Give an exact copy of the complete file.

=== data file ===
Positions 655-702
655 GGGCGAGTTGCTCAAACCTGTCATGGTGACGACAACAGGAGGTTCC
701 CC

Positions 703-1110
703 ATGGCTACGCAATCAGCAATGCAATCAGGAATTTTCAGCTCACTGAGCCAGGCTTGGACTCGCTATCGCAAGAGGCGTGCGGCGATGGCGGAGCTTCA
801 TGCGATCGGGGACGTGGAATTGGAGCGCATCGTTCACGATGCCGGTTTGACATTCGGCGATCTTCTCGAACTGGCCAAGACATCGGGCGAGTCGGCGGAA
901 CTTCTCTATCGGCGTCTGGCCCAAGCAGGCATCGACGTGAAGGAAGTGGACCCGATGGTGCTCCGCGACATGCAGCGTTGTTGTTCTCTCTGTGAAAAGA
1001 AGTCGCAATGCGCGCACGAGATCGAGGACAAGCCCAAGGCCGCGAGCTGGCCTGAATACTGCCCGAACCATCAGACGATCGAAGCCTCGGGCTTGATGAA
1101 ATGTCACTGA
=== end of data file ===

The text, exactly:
Positions 655-702
655 GGGCGAGTTGCTCAAACCTGTCATGGTGACGACAACAGGAGGTTCC
701 CC

Positions 703-1110
703 ATGGCTACGCAATCAGCAATGCAATCAGGAATTTTCAGCTCACTGAGCCAGGCTTGGACTCGCTATCGCAAGAGGCGTGCGGCGATGGCGGAGCTTCA
801 TGCGATCGGGGACGTGGAATTGGAGCGCATCGTTCACGATGCCGGTTTGACATTCGGCGATCTTCTCGAACTGGCCAAGACATCGGGCGAGTCGGCGGAA
901 CTTCTCTATCGGCGTCTGGCCCAAGCAGGCATCGACGTGAAGGAAGTGGACCCGATGGTGCTCCGCGACATGCAGCGTTGTTGTTCTCTCTGTGAAAAGA
1001 AGTCGCAATGCGCGCACGAGATCGAGGACAAGCCCAAGGCCGCGAGCTGGCCTGAATACTGCCCGAACCATCAGACGATCGAAGCCTCGGGCTTGATGAA
1101 ATGTCACTGA